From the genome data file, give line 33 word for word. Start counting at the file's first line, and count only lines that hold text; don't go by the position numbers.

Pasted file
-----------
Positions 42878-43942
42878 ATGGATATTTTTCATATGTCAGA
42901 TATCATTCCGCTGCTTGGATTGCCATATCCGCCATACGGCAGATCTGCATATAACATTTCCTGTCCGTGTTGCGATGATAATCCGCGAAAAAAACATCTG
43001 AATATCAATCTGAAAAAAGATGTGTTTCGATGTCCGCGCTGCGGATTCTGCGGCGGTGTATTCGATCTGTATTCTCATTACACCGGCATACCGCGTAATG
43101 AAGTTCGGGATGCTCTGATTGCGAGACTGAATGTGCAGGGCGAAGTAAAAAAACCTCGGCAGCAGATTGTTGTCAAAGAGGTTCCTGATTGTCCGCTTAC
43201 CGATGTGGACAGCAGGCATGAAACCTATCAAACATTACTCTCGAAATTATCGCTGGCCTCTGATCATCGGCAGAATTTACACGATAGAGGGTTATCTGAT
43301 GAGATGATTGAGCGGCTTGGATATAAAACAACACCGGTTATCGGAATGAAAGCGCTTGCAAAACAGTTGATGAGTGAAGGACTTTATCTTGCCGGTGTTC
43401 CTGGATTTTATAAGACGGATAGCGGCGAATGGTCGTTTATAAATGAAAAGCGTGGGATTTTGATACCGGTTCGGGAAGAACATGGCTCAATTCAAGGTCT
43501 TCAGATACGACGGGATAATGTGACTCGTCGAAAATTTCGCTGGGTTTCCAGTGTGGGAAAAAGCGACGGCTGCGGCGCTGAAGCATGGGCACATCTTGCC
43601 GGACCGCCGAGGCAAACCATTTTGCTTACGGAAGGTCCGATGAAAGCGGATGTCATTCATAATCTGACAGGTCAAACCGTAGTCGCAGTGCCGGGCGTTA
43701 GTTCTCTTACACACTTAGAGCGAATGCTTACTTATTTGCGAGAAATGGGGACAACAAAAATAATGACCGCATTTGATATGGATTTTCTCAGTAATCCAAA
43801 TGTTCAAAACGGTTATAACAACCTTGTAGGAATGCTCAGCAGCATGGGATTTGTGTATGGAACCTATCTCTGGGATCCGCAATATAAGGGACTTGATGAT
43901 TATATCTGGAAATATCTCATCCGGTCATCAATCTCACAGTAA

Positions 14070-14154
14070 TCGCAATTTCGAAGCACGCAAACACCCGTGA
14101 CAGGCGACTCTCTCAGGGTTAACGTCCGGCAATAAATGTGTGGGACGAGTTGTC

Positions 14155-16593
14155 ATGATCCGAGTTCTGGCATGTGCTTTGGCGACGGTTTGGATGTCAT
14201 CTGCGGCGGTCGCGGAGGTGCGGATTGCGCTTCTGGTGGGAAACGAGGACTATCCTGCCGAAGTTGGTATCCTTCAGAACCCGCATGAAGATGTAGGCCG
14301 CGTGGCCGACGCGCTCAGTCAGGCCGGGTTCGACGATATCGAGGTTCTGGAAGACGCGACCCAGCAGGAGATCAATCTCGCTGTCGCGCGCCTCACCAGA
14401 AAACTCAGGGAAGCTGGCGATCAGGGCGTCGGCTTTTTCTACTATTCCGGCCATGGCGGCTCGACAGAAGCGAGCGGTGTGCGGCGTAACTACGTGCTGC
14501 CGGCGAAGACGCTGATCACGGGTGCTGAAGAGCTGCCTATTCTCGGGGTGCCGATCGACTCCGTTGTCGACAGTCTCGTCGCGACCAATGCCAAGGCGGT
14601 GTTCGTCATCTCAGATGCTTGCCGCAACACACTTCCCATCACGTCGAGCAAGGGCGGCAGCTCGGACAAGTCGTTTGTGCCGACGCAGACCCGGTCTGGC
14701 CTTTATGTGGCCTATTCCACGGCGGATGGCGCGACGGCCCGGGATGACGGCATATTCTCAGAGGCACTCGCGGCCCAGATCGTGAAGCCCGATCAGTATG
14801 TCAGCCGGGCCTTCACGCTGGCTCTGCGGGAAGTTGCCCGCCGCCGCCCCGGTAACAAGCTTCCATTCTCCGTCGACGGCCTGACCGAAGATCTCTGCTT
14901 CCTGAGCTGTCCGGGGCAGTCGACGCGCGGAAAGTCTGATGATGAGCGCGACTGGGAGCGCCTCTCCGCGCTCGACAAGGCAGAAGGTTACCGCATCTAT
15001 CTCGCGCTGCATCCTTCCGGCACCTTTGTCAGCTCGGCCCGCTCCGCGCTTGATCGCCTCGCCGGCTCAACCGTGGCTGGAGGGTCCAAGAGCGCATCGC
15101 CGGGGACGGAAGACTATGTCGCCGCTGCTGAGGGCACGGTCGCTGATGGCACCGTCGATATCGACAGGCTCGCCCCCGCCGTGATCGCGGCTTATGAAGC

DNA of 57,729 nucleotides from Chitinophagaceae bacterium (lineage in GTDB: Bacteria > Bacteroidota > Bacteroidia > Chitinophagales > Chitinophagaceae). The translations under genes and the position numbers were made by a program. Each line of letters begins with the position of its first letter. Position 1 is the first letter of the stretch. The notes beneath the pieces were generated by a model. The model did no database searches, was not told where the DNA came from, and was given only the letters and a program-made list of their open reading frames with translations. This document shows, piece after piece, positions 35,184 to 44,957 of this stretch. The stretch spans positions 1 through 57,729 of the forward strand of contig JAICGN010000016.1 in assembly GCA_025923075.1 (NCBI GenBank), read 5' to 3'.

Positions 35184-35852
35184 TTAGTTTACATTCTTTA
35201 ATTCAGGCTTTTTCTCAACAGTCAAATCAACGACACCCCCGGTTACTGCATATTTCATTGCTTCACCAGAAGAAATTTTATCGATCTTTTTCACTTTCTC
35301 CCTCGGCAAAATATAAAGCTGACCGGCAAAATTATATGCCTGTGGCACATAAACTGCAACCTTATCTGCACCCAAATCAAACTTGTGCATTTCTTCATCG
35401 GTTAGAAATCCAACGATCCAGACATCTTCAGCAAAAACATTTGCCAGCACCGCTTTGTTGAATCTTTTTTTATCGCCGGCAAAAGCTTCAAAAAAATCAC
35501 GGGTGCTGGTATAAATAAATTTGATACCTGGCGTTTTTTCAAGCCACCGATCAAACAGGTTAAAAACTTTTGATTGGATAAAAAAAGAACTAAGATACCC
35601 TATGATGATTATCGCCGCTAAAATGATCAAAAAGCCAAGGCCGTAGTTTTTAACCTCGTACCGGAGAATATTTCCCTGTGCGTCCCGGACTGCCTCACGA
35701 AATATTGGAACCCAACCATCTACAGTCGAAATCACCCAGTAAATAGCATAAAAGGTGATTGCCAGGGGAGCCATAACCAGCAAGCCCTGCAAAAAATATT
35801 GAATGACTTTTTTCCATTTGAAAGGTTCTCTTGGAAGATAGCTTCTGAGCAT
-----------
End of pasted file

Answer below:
35301 CCTCGGCAAAATATAAAGCTGACCGGCAAAATTATATGCCTGTGGCACATAAACTGCAACCTTATCTGCACCCAAATCAAACTTGTGCATTTCTTCATCG